March 10, 2013

Rand Paul, hypocrite, meet David Corn, idiot / #Obamiac

I agree to some degree with David Corn that Rand Paul comes off as some degree of hypocrite for accepting part of Attorney General Eric Holder's explanation about the use of drones inside US borders, for things like shooting down rogue planes.

That said, if it was a political move, it seems to have worked.

But note that I only agree to some degree.

I disagree with this:
But decrying the administration for possible drone assaults against noncombatant American citizens within the United States is a phony issue, a modern-day equivalent of black-helicopter-phobia.
Sorry, it's not.

Given that the Texas Department of Public Safety used a helicopter to lethally fire on a truck allegedly carrying illegal immigrants last year, it's not a phony issue at all. We know Obama is, at bottom line, as nutbar about the War on Drugs as most Republicans, and is like a weather vane on immigration issues.

Besides, as the Guardian notes, Holder carefully couched his language:
Attorney general Eric Holder then clarified the administration's policy on Thursday and said that Obama would not use his authority to order a drone to kill an American on US soil who was "not engaged in combat."
But it's still the White House that defines, on American soil as well as outside, who's a "combatant."

And, as the New York Times notes, that's just the tip of the iceberg.
What, exactly, does the Obama administration mean by “engaged in combat”? The extraordinary secrecy of this White House makes the answer difficult to know. We have some clues, and they are troubling. 
Troubling indeed, given everything in Afghanistan.

What if the Texas DPS said: "We believed that truck had illegal immigrants in it, therefore everybody we shot is an illegal immigrant"? Well, that's what Obama has consistently claimed about "combatants" and drone strikes in Afghanistan, and it's a claim that Holder very carefully refused to surrender inside US borders.

As Ryan Goodman notes in that New York Times piece:
Is there any reason to believe that military drones will soon be hovering over Manhattan, aiming to kill Americans believed to be involved in terrorist financing? No. 


But is it well past time for the United States government to specify, precisely, its views on whom it thinks it can kill in the struggle against Al Qaeda and other terrorist forces? The answer is yes.

The Obama administration’s continued refusal to do so should alarm any American concerned about the constitutional right of our citizens — no matter what evil they may or may not be engaged in — to due process under the law. For those Americans, Mr. Holder’s seemingly simple but maddeningly vague letter offers no reassurance.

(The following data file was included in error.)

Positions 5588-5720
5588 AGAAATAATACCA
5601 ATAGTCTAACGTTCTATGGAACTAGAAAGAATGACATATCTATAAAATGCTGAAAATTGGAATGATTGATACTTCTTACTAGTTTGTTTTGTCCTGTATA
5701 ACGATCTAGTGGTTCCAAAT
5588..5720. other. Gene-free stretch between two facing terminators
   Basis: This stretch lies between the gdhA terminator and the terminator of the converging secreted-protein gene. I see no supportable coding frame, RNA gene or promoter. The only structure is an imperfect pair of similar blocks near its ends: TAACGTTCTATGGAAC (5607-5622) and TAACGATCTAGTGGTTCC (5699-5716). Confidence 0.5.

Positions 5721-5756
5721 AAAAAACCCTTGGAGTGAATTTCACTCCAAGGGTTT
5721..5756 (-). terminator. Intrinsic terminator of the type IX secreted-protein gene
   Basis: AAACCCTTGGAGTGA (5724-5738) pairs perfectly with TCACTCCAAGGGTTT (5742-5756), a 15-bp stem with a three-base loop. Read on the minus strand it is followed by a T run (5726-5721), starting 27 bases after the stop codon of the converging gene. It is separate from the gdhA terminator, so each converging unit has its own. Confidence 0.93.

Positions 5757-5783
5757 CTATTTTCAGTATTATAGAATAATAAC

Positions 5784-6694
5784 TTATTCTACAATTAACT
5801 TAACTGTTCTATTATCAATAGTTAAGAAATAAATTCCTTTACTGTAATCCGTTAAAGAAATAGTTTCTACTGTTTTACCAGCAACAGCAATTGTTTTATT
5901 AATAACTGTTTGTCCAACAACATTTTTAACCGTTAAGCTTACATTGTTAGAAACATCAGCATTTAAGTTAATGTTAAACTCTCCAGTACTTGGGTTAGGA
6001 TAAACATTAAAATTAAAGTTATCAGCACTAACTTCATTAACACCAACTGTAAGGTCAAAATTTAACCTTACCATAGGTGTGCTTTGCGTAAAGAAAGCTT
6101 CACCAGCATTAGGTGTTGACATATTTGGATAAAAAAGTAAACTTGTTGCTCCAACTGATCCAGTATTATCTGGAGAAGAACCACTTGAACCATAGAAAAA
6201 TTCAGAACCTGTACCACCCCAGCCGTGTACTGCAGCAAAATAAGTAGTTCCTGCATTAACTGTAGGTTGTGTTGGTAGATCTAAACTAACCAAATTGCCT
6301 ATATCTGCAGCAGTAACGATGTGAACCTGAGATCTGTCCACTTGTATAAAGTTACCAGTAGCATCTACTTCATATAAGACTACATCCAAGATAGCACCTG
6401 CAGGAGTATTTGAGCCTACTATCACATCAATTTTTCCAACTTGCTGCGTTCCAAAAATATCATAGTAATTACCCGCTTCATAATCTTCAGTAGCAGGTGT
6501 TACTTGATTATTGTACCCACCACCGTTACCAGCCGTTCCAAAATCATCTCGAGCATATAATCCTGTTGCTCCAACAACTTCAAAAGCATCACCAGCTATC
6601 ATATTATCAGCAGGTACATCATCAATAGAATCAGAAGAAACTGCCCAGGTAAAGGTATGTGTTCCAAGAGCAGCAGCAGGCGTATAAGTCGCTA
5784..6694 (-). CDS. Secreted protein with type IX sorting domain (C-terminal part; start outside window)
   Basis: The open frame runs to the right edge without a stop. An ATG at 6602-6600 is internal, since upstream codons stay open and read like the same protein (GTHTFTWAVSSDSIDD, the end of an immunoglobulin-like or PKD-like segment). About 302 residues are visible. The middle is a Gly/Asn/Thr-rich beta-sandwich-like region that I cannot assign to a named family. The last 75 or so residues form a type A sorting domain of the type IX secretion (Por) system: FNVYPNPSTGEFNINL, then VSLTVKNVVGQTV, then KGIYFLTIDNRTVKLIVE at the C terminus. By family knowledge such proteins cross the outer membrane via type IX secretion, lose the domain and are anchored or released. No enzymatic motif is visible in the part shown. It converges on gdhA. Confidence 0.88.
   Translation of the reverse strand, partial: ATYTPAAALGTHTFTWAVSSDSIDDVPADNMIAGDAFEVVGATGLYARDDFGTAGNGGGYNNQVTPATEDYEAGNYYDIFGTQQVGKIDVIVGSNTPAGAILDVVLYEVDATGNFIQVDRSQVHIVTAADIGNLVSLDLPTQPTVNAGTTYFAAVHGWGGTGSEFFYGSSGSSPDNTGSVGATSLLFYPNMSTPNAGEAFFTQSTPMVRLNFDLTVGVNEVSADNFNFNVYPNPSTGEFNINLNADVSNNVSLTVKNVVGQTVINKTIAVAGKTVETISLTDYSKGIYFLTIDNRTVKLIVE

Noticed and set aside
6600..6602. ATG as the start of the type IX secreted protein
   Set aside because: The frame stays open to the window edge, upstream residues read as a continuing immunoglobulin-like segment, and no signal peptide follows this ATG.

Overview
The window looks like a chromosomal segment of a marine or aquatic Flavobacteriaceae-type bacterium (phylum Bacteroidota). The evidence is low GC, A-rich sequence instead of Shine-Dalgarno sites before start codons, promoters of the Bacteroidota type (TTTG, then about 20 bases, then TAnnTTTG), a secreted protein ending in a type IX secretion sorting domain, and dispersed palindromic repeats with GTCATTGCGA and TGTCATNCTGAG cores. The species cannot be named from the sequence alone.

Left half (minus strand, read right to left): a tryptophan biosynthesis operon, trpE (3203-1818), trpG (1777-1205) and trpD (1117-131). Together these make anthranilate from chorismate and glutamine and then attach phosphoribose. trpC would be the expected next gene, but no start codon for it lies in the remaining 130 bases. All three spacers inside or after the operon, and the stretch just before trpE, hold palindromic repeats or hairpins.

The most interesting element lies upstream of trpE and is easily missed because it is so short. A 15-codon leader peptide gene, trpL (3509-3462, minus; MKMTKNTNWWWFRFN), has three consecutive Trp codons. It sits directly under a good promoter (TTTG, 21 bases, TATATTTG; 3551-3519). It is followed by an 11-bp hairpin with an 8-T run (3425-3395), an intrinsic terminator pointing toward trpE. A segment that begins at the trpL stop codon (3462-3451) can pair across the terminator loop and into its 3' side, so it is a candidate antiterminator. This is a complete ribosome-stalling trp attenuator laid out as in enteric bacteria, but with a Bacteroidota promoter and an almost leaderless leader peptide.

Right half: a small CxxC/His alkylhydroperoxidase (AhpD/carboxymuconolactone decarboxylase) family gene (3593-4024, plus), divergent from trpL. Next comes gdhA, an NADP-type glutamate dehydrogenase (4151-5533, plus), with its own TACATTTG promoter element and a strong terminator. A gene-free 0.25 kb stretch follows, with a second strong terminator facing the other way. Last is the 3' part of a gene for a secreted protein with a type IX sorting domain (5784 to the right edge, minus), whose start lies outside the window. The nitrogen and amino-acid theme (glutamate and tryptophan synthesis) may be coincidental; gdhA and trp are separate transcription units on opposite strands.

And David Corn gave Obama and Holder a "pass" for another refusal to offer such specificity.

This is also why, for years, I've considered David Corn overrated. As an investigative journalist, he's good at getting tips, but not so good, a lot of times, on connecting the dots.

And, here's Glenn Greenwald, actually connecting the dots while calling shenanigans on the likes of Corn, his scoffing at Paul, and his apparently deliberate misreading of Holder.

And, the Economist calls shenanigans on Paul. Great takedown here:
The problem with Mr Paul's filibuster was that it was small. He is a man of tender conscience with some legitimate concerns about the legal mess that is the war on terror. But though he may claim, as here to Fox News, that he has clarified those questions, he has not....

He secured no answers at all about the legality of drone strikes overseas (which are, let us not forget, the only drone strikes to have ever happened, outside the feverish imaginations of the black-helicopters crowd). Nor did he extract any information from the government about the wider legality of that post September 11th assertion of world-wide war powers. ...

There is an urgent need for better oversight of America's war on terror. ... Ignore the praise for Mr Paul this week. He has proved nothing about the right's appetite for such hard, risky work, and shown instead a movement excited by any chance to rally round a popular cause, and feel good about itself.
Bingo. And, David Corn, in halfway recognizing that, at the same time, underscored what the Economist said about liberals having even weaker knees on this issue:
Conservatives are well placed to provide that oversight, because most Democrats are disinclined to criticise Mr Obama in public over his use of drones, secret detentions and intelligence sharing with legally dodgy foreign agencies.
That's you being criticized, David Corn.

Meanwhile, the Times now has an in-depth story about the US hunt for Anwar Al-Awlaki, speaking of US citizens killed by drones without legal due process. As Greenwald notes, it's pretty "sympathetic" to Team Obama, especially in the legal rationalizations area.

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